Ellie Greenwich, who wrote such classic pop songs as “Chapel of Love,” “River Deep, Mountain High” and “Be My Baby” with Phil Spector, died Aug. 26. She was 68.
A member of the Songwriters Hall Of Fame, Greenwich was considered one of pop’s most successful songwriters. Spector wasn’t her only collaborator. She also had key hits with her ex-husband Jeff Barry, including the dynamic song “Leader Of The Pack.”
She got her start working for songwriters Jerry Leiber and Mike Stoller. She had her first chart success with the Jay And The Americans song “This Is It,” which she wrote with Doc Pomus and Tony Powers.
Besides her other work, Greenwich also worked as an arranger and singer, a role that saw her working with such artists as Frank Sinatra and Ella Fitzgerald.
John E. Carter, an R&B lead tenor and two-time inductee into the Rock And Roll Hall Of Fame, died Aug. 21. He was 75.
Carter, who was known for his falsetto, was the last surviving founding member of the Flamingos. The classic doo-wop group gained fame with such hits as “Golden Teardrops” and their reworking of the pop classic “I Only Have Eyes for You.”
Carter left the Flamingos in 1960 to join the Dells. The Dells’1954 breakout hit, “Oh What A Night,” sold more than a million records when it was reissued in 1969 with Carter on falsetto lead.
Tom Jameson, who wrote the perennial doo-wop favorite, “Summertime Summertime” and recorded it with his group, the Jamies, died of cancer July 19 at age 72.
“Summertime, Summertime” spent 11 weeks on the pop charts after it was released in 1958. Through the years, the song has taken on a life of its own. In 1960, it sold another quarter of a million copies, and when it was released for the third time in 1962, it spent eight weeks on Billboard’s Hot 100 and hit #38. Jameson’s composition was also recorded by the Fortunes, the Doodletown Pipers, Hobby Horse, Jan & Dean, Mungo Jerry and Sha Na Na.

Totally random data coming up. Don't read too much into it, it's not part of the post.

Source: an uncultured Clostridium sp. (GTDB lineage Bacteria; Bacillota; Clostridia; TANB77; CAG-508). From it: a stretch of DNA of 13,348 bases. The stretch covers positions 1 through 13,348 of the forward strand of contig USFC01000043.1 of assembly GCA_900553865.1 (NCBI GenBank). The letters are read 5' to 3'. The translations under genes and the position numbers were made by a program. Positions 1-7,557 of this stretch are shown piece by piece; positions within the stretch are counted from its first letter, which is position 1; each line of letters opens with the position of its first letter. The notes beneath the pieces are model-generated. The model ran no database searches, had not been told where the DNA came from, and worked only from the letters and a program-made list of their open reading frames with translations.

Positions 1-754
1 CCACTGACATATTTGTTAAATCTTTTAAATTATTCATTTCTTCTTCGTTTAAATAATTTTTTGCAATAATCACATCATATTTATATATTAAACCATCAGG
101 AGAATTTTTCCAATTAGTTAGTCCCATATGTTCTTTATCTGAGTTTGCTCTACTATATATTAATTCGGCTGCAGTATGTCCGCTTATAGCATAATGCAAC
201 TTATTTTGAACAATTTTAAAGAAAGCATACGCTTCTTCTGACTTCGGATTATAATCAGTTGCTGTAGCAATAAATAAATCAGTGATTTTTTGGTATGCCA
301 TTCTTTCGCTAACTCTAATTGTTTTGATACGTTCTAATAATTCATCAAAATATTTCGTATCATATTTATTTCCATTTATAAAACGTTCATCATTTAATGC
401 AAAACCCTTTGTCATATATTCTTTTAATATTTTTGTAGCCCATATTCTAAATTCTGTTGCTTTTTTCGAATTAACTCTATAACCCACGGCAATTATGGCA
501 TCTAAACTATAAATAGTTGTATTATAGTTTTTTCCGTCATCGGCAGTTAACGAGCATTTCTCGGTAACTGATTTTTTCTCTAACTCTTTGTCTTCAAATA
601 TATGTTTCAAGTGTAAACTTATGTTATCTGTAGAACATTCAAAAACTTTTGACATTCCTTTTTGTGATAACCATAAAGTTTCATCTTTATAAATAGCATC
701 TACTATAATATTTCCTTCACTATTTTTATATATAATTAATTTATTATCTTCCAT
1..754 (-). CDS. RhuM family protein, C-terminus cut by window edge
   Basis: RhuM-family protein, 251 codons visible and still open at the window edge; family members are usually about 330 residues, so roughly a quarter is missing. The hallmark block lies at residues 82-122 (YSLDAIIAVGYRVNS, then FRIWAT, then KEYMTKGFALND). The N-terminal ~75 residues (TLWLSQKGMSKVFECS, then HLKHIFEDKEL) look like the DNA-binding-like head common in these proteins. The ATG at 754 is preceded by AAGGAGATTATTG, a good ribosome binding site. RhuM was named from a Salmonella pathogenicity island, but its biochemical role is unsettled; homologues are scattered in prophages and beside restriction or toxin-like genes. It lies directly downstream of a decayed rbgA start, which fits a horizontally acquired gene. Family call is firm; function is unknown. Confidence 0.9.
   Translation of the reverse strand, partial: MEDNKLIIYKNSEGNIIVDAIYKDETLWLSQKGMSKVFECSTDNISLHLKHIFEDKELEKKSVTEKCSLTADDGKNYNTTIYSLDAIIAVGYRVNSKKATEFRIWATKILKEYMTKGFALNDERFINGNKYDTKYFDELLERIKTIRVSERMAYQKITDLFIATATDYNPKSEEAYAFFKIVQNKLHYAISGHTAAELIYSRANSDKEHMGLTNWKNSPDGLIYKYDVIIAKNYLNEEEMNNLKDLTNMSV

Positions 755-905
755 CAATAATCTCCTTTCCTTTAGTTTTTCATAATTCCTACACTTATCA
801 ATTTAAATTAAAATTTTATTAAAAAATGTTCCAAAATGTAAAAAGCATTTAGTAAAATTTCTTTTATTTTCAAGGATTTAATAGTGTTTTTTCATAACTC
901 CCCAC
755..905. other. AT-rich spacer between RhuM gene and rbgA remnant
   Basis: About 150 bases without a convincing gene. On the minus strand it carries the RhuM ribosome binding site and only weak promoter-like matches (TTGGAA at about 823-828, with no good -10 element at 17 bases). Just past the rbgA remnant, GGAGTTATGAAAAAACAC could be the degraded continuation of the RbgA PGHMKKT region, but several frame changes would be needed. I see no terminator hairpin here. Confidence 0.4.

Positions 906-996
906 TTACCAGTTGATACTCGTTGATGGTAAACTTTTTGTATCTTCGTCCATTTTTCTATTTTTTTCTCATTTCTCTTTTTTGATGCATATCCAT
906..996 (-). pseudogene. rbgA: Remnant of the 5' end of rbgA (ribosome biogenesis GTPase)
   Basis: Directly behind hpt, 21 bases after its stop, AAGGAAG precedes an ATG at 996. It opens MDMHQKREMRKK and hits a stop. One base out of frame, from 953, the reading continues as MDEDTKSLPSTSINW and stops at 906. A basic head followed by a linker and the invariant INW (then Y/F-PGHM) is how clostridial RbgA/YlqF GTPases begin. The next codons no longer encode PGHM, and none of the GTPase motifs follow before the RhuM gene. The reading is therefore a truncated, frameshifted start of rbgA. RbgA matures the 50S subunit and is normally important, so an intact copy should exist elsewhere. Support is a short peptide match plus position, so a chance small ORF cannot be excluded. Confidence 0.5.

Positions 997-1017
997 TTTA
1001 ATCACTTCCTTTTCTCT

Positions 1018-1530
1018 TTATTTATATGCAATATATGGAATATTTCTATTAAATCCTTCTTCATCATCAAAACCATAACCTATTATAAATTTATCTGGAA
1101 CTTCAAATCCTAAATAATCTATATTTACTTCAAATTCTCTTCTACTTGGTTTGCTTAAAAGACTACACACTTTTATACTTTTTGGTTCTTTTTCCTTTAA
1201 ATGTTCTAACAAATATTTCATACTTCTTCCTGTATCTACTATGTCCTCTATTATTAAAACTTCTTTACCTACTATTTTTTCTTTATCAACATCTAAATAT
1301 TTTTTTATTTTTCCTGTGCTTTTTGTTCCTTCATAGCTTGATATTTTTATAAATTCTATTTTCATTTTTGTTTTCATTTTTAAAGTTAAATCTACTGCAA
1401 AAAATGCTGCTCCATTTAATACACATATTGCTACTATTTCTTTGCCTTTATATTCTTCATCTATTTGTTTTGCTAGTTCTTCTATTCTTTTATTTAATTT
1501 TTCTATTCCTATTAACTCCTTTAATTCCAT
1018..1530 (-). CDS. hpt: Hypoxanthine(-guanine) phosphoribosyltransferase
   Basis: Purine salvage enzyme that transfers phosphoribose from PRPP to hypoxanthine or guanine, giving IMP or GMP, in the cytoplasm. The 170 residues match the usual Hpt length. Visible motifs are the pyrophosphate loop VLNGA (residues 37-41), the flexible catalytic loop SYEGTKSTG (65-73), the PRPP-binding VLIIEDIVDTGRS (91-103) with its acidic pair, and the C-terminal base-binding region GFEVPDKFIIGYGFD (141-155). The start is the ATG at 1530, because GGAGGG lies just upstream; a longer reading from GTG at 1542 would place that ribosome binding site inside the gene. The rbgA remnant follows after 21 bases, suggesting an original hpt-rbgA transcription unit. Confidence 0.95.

Larry Knechtel, a Grammy award-winning keyboardist who accompanied big-name musicians such as Elvis Presley, Ray Charles and the Dixie Chicks, died Thursday. He was 69.
He earned a Grammy award for his arrangement of Simon and Garfunkel’s “Bridge Over Troubled Water,” played keyboard on the Dixie Chicks’ Grammy award-winning album Taking the Long Way and performed on the Hammond organ for the group’s tour of the same name.
Eddie Jasper Daye, founder and bass lead of the R&B and soul vocal group the Four Bars, died Aug. 6 after a long illness. He was 79.
The Four Bars dissolved in the late 1960s, but Daye and his late wife, performing as Eddie And Denise And The Good Time Band, were a popular draw in the ’80s and beyond in D.C.-area venues. In his later years, Eddie’s signature tune, “(I’m Not A Dirty Old Man, I’m Just A) Sexy Senior Citizen” gained frequent airplay on Washington’s WPFW radio.
Adam Goldstein, popularly known as DJ AM, a disc jockey who became a celebrity in his own right with high-profile romances and a glamorous